Behavioral Control and Reward Sensitivity in Adolescents' Risk Taking Behavior: A Longitudinal TRAILS StudyPeeters, M., Oldehinkel, T. & Vollebergh, W., 17-Feb-2017, In : Frontiers in Psychology. 8, 11 p., 231.
Research output: Contribution to journal › Article › Academic › peer-review
Neurodevelopmental theories of risk behavior hypothesize that low behavioral control in combination with high reward sensitivity explains adolescents' risk behavior. However, empirical studies examining this hypothesis while including actual risk taking behavior in adolescence are lacking. In this study we tested whether the imbalance between behavioral control and reward sensitivity underlies risk taking behavior in adolescence, using a nationally representative longitudinal sample of 715 adolescents, of which 66% revealed an increased risk for mental health problems. To assess behavioral control at age 11 we used both self-report (effortful control) as well as behavioral measures of cognitive control (i.e., working memory and response inhibition). Reward sensitivity was assessed with the Bangor Gambling Task. The main finding of this study was that effortful control at age 11 was the best predictor of risk taking behavior (alcohol and cannabis use) at age 16, particularly among adolescents who were more reward sensitive. Risk taking behavior in adolescents might be explained by relatively weak behavioral control functioning combined with high sensitivity for reward.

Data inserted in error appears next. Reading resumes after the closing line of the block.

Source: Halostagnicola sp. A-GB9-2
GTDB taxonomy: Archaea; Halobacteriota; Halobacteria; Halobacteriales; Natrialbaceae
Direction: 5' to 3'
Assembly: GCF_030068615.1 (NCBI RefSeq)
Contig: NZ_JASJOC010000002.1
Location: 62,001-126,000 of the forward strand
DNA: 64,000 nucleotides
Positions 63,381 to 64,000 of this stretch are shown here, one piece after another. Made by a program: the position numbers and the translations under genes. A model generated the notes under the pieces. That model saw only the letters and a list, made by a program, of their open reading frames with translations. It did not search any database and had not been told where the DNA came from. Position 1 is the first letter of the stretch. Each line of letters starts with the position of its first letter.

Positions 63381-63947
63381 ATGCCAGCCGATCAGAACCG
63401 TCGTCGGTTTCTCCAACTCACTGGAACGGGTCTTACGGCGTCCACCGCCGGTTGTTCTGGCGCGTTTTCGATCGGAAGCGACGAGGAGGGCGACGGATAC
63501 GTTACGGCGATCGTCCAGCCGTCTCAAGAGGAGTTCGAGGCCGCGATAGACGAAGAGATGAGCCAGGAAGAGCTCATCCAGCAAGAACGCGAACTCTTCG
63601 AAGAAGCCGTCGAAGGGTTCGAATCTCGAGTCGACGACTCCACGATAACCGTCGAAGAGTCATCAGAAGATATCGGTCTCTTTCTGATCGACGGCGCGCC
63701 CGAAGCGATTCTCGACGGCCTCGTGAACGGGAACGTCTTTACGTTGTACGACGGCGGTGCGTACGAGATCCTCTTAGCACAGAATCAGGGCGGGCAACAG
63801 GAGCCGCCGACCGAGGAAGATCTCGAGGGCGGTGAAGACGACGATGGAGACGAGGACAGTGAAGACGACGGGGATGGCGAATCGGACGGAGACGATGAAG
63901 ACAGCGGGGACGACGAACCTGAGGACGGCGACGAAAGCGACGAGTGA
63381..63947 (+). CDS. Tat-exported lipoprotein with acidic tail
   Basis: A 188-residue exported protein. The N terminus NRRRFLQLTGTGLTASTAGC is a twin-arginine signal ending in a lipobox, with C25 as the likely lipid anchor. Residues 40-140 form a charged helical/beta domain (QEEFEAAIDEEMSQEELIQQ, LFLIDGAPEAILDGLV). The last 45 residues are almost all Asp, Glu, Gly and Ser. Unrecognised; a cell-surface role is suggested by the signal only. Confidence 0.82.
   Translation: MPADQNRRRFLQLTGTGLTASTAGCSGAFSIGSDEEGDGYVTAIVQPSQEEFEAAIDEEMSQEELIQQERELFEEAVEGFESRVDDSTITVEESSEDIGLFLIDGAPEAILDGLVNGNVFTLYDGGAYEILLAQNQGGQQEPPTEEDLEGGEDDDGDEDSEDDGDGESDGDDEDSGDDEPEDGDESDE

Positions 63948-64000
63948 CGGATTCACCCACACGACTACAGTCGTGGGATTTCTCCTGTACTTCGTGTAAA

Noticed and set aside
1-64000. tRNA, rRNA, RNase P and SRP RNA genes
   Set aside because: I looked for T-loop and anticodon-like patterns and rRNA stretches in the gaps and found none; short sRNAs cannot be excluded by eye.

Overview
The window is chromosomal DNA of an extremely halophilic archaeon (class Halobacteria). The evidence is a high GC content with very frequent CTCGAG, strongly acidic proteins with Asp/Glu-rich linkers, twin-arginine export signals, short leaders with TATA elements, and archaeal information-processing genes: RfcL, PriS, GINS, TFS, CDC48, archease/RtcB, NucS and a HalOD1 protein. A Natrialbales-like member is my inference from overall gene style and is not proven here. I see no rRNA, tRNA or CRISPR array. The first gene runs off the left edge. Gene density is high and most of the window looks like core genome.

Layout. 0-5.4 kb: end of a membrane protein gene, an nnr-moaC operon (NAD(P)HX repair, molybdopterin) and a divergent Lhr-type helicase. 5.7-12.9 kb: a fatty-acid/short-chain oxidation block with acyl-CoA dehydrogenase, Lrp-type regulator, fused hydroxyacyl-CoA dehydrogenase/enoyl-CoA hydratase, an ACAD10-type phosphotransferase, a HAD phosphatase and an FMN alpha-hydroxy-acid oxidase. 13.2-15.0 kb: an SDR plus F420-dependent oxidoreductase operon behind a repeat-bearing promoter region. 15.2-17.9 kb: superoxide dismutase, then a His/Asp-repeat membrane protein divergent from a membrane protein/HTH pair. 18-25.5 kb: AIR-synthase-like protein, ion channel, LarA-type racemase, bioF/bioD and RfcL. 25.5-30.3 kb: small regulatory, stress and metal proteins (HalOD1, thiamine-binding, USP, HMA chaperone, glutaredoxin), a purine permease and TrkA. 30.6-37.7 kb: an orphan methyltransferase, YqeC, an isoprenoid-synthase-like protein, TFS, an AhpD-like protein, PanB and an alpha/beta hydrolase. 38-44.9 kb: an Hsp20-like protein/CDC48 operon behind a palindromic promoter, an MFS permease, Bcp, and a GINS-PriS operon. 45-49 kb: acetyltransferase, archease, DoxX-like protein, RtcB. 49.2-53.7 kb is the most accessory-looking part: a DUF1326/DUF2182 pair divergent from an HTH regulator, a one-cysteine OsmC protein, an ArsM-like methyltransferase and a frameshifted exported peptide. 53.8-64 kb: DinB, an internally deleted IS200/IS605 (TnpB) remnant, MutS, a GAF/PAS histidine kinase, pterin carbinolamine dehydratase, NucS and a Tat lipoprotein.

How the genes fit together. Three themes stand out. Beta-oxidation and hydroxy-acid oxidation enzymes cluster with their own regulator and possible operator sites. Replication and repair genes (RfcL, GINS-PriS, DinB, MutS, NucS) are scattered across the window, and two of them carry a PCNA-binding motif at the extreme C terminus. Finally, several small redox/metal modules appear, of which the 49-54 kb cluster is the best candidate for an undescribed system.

|Number of pages||11|
|Journal||Frontiers in Psychology|
|Publication status||Published - 17-Feb-2017|
- behavioral control, reward sensitivity, risk taking, substance use, adolescence, SUBSTANCE-USE DISORDERS, AFFECTIVE DECISION-MAKING, RESPONSE-INHIBITION, EXTERNALIZING PROBLEMS, HEAVY DRINKING, ALCOHOL-USE, BRAIN, IMPULSIVITY, MATURATION, CHILDHOOD